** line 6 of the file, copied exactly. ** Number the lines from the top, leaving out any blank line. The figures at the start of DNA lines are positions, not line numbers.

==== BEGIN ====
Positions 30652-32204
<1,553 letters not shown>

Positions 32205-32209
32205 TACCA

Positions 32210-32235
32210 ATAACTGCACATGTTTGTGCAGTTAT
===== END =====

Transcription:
32210 ATAACTGCACATGTTTGTGCAGTTAT